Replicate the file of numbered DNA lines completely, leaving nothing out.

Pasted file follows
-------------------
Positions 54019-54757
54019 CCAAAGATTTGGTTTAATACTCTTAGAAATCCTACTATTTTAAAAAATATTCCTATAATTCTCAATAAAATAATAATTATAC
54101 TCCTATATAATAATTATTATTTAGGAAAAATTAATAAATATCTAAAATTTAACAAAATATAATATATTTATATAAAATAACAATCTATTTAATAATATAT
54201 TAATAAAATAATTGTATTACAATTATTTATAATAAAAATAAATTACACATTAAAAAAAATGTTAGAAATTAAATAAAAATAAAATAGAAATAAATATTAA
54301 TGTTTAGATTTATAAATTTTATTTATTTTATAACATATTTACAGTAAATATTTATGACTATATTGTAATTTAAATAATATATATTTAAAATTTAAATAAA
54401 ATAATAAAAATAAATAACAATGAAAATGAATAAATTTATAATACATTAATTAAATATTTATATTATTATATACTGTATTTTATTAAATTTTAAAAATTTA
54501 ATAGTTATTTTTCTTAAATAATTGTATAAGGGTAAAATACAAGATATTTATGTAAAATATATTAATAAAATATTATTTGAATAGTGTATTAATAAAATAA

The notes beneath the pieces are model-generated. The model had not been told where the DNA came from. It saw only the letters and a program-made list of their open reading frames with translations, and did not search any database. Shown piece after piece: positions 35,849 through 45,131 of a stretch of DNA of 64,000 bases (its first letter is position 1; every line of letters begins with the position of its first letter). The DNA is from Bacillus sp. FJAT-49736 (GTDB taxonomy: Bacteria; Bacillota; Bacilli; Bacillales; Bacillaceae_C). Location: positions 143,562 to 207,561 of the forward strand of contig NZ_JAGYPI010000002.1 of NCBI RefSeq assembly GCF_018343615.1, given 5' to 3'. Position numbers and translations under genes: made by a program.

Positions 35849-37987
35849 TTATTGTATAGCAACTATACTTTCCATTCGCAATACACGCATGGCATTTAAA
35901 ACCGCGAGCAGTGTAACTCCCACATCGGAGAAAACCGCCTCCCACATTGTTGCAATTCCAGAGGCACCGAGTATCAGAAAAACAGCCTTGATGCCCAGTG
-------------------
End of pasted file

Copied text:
Positions 54019-54757
54019 CCAAAGATTTGGTTTAATACTCTTAGAAATCCTACTATTTTAAAAAATATTCCTATAATTCTCAATAAAATAATAATTATAC
54101 TCCTATATAATAATTATTATTTAGGAAAAATTAATAAATATCTAAAATTTAACAAAATATAATATATTTATATAAAATAACAATCTATTTAATAATATAT
54201 TAATAAAATAATTGTATTACAATTATTTATAATAAAAATAAATTACACATTAAAAAAAATGTTAGAAATTAAATAAAAATAAAATAGAAATAAATATTAA
54301 TGTTTAGATTTATAAATTTTATTTATTTTATAACATATTTACAGTAAATATTTATGACTATATTGTAATTTAAATAATATATATTTAAAATTTAAATAAA
54401 ATAATAAAAATAAATAACAATGAAAATGAATAAATTTATAATACATTAATTAAATATTTATATTATTATATACTGTATTTTATTAAATTTTAAAAATTTA
54501 ATAGTTATTTTTCTTAAATAATTGTATAAGGGTAAAATACAAGATATTTATGTAAAATATATTAATAAAATATTATTTGAATAGTGTATTAATAAAATAA

The notes beneath the pieces are model-generated. The model had not been told where the DNA came from. It saw only the letters and a program-made list of their open reading frames with translations, and did not search any database. Shown piece after piece: positions 35,849 through 45,131 of a stretch of DNA of 64,000 bases (its first letter is position 1; every line of letters begins with the position of its first letter). The DNA is from Bacillus sp. FJAT-49736 (GTDB taxonomy: Bacteria; Bacillota; Bacilli; Bacillales; Bacillaceae_C). Location: positions 143,562 to 207,561 of the forward strand of contig NZ_JAGYPI010000002.1 of NCBI RefSeq assembly GCF_018343615.1, given 5' to 3'. Position numbers and translations under genes: made by a program.

Positions 35849-37987
35849 TTATTGTATAGCAACTATACTTTCCATTCGCAATACACGCATGGCATTTAAA
35901 ACCGCGAGCAGTGTAACTCCCACATCGGAGAAAACCGCCTCCCACATTGTTGCAATTCCAGAGGCACCGAGTATCAGAAAAACAGCCTTGATGCCCAGTG